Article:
I have to say that I've generally (and quite successfully) avoided reading anything by Temple Grandin until now. It's not that Temple is bad, quite the contrary, she's arguably the most influential and inspirational person on the spectrum.
My reasons for avoiding her work have all been about trying to stay "spoiler free" and figure things out for myself.
The first thing I have to say about this book is that it looks like an autobiography. When reviewing books, I usually don't read the back cover or anything past the title and subtitle on the front cover. I skip the table of contents and go straight to the book. This enables me to judge the book by its cover - and then by its contents. I felt that the book looked like an autobiography but I was very pleasantly surprised. This book is a collection of Temple's essays and interviews and it covers a much broader area of study that any biographical work could.
The fact that the essays are grouped into categories helps too. They seem to follow a logical progression and they feel like they naturally go together. It helps that the essays are short too because this means that they stay on topic and that you, the reader, will often feel ready to start a new chapter without a break.
There are 63 essays, 14 of which are new in this second edition. The average length of each essay is about five pages. They cover the broad areas of diagnosis, education, senses, non-verbal autism, behaviour, social functioning, medications, research and adult issues including employment. I don't think that I've seen another book which covers the spectrum so comprehensively.
The book contains some amazing discussions including; choosing a guide dog for individuals with autism, the evaluation of medications, different styles of thinking in autism, bullying, perfection issues, the similarities between autistic and scientist brains (really) and choosing a college.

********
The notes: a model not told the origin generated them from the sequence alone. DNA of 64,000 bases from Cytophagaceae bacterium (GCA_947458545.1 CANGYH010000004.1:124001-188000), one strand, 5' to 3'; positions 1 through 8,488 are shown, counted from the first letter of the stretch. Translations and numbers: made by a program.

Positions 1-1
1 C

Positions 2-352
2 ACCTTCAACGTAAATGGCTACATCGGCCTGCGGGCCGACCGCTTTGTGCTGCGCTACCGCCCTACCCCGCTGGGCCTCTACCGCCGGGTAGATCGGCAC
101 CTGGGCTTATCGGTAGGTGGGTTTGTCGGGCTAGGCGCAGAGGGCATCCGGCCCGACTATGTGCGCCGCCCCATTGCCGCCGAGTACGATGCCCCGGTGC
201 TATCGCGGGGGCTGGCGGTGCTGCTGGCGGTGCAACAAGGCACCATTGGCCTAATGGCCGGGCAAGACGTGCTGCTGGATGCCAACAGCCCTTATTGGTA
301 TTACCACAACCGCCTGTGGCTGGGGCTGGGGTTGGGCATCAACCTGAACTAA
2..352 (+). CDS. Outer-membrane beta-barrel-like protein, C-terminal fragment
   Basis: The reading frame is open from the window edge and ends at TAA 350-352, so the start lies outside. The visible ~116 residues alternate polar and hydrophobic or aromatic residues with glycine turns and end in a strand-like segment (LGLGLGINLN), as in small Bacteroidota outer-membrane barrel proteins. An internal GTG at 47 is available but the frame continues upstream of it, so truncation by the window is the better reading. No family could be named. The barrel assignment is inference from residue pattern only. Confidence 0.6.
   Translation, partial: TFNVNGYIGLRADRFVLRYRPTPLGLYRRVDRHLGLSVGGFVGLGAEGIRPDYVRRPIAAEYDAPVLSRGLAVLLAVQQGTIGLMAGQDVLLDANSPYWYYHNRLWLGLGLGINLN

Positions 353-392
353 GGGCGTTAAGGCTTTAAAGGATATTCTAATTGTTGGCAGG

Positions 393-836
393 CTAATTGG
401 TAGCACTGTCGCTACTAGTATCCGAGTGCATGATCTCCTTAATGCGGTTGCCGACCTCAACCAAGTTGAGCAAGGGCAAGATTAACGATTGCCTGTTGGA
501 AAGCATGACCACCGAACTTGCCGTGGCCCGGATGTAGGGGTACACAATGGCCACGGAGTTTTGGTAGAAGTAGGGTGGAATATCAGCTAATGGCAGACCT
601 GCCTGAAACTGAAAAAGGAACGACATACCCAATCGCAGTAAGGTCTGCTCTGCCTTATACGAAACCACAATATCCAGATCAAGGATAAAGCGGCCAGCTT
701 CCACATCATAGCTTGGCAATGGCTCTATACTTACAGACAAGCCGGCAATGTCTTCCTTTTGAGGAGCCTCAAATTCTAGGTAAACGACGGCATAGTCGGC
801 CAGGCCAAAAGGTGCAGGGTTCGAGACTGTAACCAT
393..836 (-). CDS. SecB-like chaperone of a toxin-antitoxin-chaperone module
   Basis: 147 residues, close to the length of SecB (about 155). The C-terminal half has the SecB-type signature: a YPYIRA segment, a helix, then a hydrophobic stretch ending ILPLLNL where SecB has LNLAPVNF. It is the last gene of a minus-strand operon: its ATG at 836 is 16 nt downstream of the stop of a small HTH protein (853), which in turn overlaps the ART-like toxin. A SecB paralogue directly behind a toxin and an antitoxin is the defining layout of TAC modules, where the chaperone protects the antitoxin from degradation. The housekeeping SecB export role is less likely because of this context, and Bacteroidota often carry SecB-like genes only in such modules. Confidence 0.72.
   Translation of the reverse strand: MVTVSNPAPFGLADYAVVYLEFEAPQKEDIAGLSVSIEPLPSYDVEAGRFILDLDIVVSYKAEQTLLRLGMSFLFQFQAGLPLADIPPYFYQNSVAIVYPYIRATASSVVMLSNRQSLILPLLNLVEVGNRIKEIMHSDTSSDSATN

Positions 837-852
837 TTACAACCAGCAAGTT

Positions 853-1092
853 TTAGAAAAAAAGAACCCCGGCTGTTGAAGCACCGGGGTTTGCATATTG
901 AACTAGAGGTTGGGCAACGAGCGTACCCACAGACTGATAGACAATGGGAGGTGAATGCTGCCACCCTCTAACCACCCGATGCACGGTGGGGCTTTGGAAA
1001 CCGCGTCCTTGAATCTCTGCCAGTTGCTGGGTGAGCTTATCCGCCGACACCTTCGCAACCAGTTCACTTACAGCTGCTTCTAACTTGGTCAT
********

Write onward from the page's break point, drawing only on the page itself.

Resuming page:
Occasionally Temple's age shows through, particularly when she's discussing manners or video games but even so, many of her points are quite true and well argued. There's also a feeling of TMI (too much information) when she discusses her own health experience but again, the positive is that you know that she's holding nothing back. Even Temple's thoughts on medications are interesting. There seems to be no ulterior motivation here and Temple doesn't hold back on condemning certain medications while praising others. It's all very interesting.
I was totally blown away by this book. I was amazed at how often Temple's own experience and feelings echoed my own but at the same time she opened my world to possibilities that I hadn't even considered. In one chapter for example, she talks about the problems that many people on the spectrum have with Menieres disease (tinitis). I have a major issue with ringing in my ears but I'd always assumed that it was to do with my deafness - maybe it isn't.
There's absolutely no reason why everyone on the spectrum shouldn't have this book. It's the best I've seen. Truly. In fact, the only reason I can think of to not read it is my own... being "spoiler free". Of course, now that I've more than scraped the surface of autism and aspergers syndrome, Temple's book has given me a whole lot of new directions to explore.
"The Way I See It" (Revised and Expanded 2nd Edition) by Temple Grandin, Ph.D. is available from Future Horizons and Amazon. It's the most comprehensive book about the spectrum (from inside) that I've ever read and it covers everything from babyhood all the way through to adulthood.
Honesty Clause: I was provided with a review copy of this book free of charge.